EU-Philippines: Commission to push for ambitious energy and raw materials chapter

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Vieuws | 7 June 2016

EU-Philippines: Commission to push for ambitious energy and raw materials chapter

The European Commission will push for robust provisions on trade and investment in energy and raw materials in a free trade agreement (FTA) with the Philippines – a country with rich mineral reserves (gold, copper, nickel, aluminum and chromite) found in 30% of its total land area.

The EU wants the deal with the Philippines go beyond rules negotiated in its FTAs with other members of the Association of South East Asian Nations (ASEAN) countries, namely Singapore and Vietnam, according to an internal Commission report from the first EU-Philippines negotiating round held from 23 to 27 May in Brussels.

The Filipino negotiators asked for more information, which will serve as the basis for further discussions.

The EU wants to include ambitious sanitary and phytosanitary (SPS) provisions with WTO+ elements in its FTA with the Philippines. The idea is to agree on mechanisms to facilitate trade as well as procedures and timelines for “effective implementation.”

Already at the first negotiating round, the Commission signaled its intention to include the new investment court system (ICS) for settling investor to state disputes in the deal, highlighting the “importance of preserving a coherent approach in bilateral FTAs with ASEAN.” The EU-Vietnam FTA concluded in 2015 includes such a mechanism. It is not clear whether it will be also added to the EU-Singapore FTA, which was concluded earlier (in 2012 for the goods and services part and in October 2014 for the investment chapter – see article) before the creation of the ICS.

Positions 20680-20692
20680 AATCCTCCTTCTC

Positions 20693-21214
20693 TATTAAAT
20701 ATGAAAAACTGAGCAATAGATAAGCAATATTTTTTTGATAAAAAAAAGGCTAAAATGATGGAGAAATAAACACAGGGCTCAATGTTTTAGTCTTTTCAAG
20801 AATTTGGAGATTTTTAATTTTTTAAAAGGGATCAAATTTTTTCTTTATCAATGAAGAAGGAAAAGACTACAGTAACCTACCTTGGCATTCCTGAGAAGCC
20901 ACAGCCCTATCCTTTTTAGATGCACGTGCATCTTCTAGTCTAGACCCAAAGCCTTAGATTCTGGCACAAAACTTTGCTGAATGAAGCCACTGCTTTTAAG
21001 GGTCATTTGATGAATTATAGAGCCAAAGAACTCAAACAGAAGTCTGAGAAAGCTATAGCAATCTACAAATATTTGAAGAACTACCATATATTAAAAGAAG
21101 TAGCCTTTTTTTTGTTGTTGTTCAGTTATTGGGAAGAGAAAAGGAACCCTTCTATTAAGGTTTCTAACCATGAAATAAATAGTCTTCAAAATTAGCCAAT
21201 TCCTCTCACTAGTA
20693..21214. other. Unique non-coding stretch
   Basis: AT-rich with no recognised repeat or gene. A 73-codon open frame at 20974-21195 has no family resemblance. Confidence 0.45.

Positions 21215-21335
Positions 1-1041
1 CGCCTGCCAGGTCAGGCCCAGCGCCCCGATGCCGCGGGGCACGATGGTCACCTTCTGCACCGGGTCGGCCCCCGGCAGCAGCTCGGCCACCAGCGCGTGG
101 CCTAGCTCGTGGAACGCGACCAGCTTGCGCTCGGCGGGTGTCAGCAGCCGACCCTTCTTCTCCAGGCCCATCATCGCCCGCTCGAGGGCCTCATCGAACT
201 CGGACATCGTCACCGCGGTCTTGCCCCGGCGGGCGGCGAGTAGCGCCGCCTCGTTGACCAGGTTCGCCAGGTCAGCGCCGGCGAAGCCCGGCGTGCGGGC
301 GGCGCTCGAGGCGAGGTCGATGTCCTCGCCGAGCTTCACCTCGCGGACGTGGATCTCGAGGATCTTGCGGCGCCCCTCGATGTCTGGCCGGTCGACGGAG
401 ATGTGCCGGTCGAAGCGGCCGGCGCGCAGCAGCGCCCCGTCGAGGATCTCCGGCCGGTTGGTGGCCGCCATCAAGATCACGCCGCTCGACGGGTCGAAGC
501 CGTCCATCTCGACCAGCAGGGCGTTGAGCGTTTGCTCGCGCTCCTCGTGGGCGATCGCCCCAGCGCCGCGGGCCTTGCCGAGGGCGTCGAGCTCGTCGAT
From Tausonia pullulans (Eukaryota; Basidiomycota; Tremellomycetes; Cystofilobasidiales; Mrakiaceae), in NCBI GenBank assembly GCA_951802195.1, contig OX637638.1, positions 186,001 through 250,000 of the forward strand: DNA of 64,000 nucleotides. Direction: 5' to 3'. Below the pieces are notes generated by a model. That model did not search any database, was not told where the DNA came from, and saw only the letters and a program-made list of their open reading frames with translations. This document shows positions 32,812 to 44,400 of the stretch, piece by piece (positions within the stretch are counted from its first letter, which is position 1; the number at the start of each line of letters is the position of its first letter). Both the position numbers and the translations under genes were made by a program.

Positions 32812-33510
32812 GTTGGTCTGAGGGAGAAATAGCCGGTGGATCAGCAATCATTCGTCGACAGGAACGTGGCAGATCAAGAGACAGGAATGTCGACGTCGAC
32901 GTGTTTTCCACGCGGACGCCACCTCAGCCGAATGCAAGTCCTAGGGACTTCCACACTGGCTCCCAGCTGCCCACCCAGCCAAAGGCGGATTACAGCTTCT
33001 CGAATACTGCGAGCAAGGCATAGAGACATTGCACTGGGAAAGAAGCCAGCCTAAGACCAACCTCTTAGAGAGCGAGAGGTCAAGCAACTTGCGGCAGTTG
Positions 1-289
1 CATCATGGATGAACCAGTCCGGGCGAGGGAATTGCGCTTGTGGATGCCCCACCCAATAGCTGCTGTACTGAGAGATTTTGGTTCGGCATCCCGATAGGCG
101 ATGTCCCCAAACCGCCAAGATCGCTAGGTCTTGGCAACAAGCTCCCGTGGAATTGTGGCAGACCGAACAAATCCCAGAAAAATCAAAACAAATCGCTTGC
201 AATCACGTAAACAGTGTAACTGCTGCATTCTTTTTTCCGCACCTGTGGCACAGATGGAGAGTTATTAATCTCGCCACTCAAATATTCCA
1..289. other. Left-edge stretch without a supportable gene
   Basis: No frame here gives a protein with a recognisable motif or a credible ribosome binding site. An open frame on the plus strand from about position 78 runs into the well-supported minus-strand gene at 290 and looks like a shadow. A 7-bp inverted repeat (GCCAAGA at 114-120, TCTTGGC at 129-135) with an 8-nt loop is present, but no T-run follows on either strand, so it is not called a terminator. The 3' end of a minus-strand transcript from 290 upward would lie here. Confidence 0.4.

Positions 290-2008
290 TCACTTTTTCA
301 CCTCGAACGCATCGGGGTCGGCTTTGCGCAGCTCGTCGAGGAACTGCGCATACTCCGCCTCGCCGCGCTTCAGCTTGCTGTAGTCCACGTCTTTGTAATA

The Philippines has 31 Bilateral Investment Treaties (BITs) and seven Free Trade Agreements (FTAs), all of which include an investment protection chapter. These include deals with Australia, Canada, China, Japan, Malaysia, South Korea and 12 BITs with the EU member states (Austria, Belgium, Luxembourg, Denmark, Finland, France, Germany, Italy, Netherlands, Portugal, Spain, and the UK).

As of 1 October 2015, 4 ISDS cases against the Philippines have been registered by the Secretariat of the International Centre for Settlement of Investment Disputes (ICSID) since 1972.

The latest report commissioned by the Filipino coalition against mining warns that the investment protection chapter foreseen in the EU-Philippines FTA, might hinder the country’s ability to restructure its mining industry, comprised of 47 large-scale mines, including 23 owned by foreign investors.

“The EU-Philippines FTA could allow investors to sue the government at international arbitration tribunals if they believe their profits have been unduly affected”, Jaybee Garganera from the Filipino coalition against mining, Alyansa Tigil Mina said in a statement released on 24 May in Amsterdam and Manila.

“The Philippines could be the latest victim unless this agreement is stopped”, added Cecilia Olivet, researcher with the Transnational Institute.

The Philippines will in turn push for “flexible” rules of origin for a number of products, including tuna- a major Philippine export product to the EU- textiles, vehicles, processed agricultural products and chemicals.

The first exchange of views on intellectual property rights has shown that further discussion of the EU system of protected agricultural names – known as geographical indications (GIs)- as well as on pharmaceuticals and border enforcement might prove difficult, according the Commission report.

The second round of EU-Philippines negotiations has been tentatively scheduled for October.

Background

The Philippines is one of the 10 members of the Association of South East Asian Nations (ASEAN), as well as being the 5th largest economy in the region and the 2nd biggest market in ASEAN. It is also the 5th country of the ASEAN to start negotiations for a bilateral free trade agreement with the EU.

The Philippines is the EU’s 6th largest trade partner in ASEAN and ranks 44th worldwide. In 2014, the EU exported to the Philippines goods worth €6.8 billion, while EU imports from the Philippines amounted to €5.7 billion. This made the EU the Philippines’ fourth largest trading partner.

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source: Vieuws